On the heels of heated debate surrounding Obama’s tax cut deal, the president now faces additional scrutiny, this time of his massive healthcare reform bill.
According to the Washington Post:
U.S. District Court Judge Henry E. Hudson found that Congress could not order individuals to buy health insurance.
In a 42-page opinion, Hudson said the provision of the law that requires most individuals to get insurance or pay a fine by 2014 is an unprecedented expansion of federal power that cannot be supported by Congress’s power to regulate interstate trade.
“Neither the Supreme Court nor any federal circuit court of appeals has extended Commerce Clause powers to compel an individual to involuntarily enter the stream of commerce by purchasing a commodity in the private market,” he wrote. “In doing so, enactment of the [individual mandate] exceeds the Commerce Clause powers vested in Congress under Article I [of the Constitution.]
Hudson is the first judge to rule that the individual mandate is unconstitutional. He said, however, that portions of the law that do not rest on the requirement that individuals obtain insurance are legal and can proceed. Hudson indicated there was no need for him to enjoin the law and halt its implementation, since the mandate does not go into effect until 2014.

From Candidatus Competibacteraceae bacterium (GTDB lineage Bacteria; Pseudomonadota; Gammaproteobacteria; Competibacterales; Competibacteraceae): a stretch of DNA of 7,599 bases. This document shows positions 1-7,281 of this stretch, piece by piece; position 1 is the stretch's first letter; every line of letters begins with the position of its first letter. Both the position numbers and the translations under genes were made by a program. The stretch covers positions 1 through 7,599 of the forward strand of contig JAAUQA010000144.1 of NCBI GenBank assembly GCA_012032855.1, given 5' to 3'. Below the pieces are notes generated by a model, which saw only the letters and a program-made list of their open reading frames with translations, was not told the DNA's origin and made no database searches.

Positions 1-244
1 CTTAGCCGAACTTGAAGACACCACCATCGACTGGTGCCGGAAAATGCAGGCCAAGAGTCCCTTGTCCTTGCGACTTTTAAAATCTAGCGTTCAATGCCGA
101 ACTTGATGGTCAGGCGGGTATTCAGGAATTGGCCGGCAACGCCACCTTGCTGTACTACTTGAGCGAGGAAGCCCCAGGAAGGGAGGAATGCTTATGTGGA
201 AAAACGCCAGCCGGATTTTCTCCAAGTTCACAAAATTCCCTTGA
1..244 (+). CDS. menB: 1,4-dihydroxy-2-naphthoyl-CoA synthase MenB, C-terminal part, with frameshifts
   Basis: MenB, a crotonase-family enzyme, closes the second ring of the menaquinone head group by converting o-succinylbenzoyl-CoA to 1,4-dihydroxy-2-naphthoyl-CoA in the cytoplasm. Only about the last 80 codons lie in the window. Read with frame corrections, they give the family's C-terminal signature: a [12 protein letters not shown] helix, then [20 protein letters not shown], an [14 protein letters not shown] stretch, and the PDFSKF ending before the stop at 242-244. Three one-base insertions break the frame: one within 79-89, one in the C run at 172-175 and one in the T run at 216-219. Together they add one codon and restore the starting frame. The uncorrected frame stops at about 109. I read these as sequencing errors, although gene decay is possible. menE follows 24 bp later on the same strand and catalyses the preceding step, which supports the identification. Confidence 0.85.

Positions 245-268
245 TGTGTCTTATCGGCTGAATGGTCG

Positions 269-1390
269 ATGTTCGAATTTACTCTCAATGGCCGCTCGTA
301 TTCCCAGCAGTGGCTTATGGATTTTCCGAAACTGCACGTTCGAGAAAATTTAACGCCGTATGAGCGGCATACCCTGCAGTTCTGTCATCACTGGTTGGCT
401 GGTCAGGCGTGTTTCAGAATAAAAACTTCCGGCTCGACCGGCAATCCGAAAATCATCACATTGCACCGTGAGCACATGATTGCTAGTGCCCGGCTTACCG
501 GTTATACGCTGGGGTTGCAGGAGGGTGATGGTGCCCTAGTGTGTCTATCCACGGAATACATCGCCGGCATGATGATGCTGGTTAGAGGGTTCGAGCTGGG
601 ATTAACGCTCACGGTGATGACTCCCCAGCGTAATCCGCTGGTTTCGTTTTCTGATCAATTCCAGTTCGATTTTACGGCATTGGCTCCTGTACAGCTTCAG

The case Hudson decided was one of 25 cases being heard in federal courts nationwide, including in Michigan and Florida. At a time when Obama is already under fire, this rule adds an unwanted thorn in the president’s side, particularly considering that it will only fuel attempts by a Republican-led 112th Congress to pass legislation to repeal the healthcare act entirely.
Final resolution of the “individual mandate” issue will be determined by the U.S. Supreme Court.